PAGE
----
Mave Fellowes Q&A + Chaplin & Company Giveaway

Giveaway now closed.

Last year I reviewed Mave Fellowes lovely, quirky debut Chaplin & Company.

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Introducing… Odeline Milk, an unusual young lady from a sleepy market town.

She’s on her way to London, to make her name.

She hopes.

And with the small inheritance left her by her mother, she’s bought herself a home, an old canal boat.

What she doesn’t know yet is that for some the city’s canals have an appeal of their own. They are below the eyeline, a sort of half-world, a good place to hide for a community of curious outsiders, all with their own stories to tell, stories which might help a certain young lady to think differently about life.

I enjoyed Odeline’s story and that of the people she meets on the canals (click on the book cover to read my full review). To celebrate the publication of the novel in paperback, i’m delighted to welcome Mave to the blog to tell us more about Chaplin and Company and the female writers she loves.

Fellowes, Mave (c) Nick Pettman 2013

(©Nick Pettman, 2013)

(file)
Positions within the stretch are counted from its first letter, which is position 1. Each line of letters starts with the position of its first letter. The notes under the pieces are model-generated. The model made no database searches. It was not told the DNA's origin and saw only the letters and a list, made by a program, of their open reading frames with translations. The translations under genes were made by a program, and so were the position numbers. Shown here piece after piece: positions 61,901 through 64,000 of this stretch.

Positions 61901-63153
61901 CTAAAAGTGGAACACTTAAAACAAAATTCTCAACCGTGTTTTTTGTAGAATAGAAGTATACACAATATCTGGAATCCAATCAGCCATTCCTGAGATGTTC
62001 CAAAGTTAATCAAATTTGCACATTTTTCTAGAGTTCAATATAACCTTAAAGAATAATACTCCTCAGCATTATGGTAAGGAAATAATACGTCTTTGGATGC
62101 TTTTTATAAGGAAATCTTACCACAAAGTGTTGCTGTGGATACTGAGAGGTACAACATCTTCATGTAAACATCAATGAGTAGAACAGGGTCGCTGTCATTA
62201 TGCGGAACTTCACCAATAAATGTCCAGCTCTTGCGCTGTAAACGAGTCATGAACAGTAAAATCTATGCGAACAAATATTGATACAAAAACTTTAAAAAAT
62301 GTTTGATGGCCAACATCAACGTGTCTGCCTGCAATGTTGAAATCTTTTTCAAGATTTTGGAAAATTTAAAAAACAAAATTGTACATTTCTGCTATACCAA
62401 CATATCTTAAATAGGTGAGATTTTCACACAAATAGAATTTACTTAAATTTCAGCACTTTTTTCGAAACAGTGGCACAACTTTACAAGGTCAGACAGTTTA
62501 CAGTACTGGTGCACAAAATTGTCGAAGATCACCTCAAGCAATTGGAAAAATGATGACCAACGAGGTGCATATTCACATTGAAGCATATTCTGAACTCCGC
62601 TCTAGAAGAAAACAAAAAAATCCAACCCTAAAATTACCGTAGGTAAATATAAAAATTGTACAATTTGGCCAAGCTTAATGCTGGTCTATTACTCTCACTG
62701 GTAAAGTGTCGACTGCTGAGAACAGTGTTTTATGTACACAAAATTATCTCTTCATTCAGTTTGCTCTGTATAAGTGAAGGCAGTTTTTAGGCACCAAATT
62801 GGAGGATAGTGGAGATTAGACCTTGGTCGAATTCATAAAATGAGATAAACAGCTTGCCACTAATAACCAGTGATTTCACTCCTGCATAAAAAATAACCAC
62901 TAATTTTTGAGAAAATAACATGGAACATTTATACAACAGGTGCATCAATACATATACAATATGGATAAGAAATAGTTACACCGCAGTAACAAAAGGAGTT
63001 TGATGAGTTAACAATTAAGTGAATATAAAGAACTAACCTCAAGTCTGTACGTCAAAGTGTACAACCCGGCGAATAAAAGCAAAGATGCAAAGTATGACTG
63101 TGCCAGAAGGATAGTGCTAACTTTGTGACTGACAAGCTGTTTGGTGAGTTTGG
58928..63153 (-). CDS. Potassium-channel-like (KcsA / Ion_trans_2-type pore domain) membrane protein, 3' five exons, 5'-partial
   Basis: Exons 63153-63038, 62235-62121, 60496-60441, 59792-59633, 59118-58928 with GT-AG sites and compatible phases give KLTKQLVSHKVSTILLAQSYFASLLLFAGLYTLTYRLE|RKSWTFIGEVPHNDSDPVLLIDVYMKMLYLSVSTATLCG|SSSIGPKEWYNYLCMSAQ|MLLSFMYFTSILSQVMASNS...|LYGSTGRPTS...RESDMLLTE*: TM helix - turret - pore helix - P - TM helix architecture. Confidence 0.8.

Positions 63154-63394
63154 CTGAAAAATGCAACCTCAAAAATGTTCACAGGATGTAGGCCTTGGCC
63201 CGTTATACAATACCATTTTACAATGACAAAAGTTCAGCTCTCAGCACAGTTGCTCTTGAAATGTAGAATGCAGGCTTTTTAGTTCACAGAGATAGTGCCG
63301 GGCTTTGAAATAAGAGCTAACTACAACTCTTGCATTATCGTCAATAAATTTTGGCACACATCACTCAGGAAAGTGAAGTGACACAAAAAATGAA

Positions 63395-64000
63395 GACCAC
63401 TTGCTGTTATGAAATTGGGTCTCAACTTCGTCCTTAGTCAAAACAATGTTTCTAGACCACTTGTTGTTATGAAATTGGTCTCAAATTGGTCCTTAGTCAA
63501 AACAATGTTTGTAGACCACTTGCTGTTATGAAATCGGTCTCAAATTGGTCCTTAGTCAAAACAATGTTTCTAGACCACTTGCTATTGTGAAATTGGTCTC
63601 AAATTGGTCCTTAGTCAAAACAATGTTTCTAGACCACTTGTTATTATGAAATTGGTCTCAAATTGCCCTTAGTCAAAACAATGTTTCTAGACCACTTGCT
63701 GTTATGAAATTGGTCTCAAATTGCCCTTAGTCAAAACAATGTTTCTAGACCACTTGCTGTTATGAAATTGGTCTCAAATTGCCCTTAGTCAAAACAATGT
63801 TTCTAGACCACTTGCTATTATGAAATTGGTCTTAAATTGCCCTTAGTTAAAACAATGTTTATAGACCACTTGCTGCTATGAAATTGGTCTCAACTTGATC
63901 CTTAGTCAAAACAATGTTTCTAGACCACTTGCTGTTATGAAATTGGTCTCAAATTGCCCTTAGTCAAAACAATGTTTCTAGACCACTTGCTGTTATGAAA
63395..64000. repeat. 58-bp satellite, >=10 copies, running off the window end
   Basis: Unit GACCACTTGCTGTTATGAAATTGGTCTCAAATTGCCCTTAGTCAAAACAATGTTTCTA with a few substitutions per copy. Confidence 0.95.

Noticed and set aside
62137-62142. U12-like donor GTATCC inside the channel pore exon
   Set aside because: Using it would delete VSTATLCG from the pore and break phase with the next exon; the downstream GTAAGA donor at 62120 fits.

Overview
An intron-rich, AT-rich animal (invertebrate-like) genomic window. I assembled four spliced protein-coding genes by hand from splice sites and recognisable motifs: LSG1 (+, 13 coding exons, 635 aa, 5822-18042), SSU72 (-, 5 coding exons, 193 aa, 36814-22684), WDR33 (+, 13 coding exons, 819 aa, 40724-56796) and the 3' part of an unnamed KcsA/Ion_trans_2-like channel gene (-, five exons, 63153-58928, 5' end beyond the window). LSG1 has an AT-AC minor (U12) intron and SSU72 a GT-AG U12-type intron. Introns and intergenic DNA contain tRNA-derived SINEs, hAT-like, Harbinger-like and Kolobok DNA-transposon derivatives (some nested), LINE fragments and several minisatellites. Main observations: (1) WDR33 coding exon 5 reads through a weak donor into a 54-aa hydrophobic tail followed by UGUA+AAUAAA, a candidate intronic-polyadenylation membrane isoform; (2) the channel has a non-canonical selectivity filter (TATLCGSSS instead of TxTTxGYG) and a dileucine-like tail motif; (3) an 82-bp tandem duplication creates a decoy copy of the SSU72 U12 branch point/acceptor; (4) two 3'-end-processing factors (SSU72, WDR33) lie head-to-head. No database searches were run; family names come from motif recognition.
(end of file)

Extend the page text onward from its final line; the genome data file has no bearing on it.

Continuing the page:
Odeline is a quirky character, where did the inspiration from her come from?

I’m intrigued by spiky, antisocial characters, particularly cantankerous young people. I once saw a terrible children’s entertainer doing a magic performance at a Christmas party. She had the air of someone who thought she was far superior to that kind of work. The tricks were really obvious and the children lost interest and started heckling. She snapped at them and threatened to leave, by the end the parents were heckling too. She was a sad, brittle figure, so furious but so ridiculous in her polyester Father Christmas outfit. I felt sorry for her and wondered what she thought she ought to be doing with her life instead – what she dreamed of being. Odeline grew from this.

Odeline makes a number of friends in London who each have a story; how important was it to you that their stories formed part of the novel?